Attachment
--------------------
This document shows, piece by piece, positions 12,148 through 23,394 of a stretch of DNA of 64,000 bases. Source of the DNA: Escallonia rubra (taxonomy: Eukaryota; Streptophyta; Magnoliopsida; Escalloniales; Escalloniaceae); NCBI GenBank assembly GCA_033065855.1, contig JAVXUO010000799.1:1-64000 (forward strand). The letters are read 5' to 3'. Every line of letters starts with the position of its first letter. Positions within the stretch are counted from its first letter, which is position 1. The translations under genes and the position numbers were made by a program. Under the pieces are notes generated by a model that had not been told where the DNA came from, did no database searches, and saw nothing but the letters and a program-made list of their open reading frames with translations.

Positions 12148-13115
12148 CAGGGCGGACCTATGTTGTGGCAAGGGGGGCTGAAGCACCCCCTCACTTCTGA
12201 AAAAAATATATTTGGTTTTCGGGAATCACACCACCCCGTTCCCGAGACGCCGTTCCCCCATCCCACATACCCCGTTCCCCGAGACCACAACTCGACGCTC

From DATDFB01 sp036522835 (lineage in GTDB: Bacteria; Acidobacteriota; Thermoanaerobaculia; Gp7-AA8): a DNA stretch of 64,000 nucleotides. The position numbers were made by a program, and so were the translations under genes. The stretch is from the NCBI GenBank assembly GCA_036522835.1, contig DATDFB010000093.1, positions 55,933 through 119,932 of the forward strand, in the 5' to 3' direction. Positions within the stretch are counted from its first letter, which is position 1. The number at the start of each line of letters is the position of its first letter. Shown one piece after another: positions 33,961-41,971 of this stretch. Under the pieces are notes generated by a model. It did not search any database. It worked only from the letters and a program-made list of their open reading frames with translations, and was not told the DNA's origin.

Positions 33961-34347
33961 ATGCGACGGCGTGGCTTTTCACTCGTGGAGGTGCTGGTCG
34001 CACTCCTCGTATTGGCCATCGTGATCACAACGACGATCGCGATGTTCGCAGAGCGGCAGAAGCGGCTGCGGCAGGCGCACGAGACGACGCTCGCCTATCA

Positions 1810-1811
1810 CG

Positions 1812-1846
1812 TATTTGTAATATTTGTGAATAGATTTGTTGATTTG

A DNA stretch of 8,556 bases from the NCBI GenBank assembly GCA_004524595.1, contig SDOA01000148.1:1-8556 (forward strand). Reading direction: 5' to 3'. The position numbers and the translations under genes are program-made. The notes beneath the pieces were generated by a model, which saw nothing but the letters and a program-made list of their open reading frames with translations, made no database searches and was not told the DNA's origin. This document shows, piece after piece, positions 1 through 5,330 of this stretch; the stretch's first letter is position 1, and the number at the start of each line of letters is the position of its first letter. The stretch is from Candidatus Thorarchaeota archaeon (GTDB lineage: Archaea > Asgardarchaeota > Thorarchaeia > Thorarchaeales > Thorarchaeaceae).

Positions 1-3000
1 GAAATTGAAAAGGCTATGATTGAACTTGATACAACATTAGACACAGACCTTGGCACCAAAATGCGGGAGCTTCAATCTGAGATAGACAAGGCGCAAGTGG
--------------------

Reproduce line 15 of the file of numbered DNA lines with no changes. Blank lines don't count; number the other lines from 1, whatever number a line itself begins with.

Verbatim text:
1 GAAATTGAAAAGGCTATGATTGAACTTGATACAACATTAGACACAGACCTTGGCACCAAAATGCGGGAGCTTCAATCTGAGATAGACAAGGCGCAAGTGG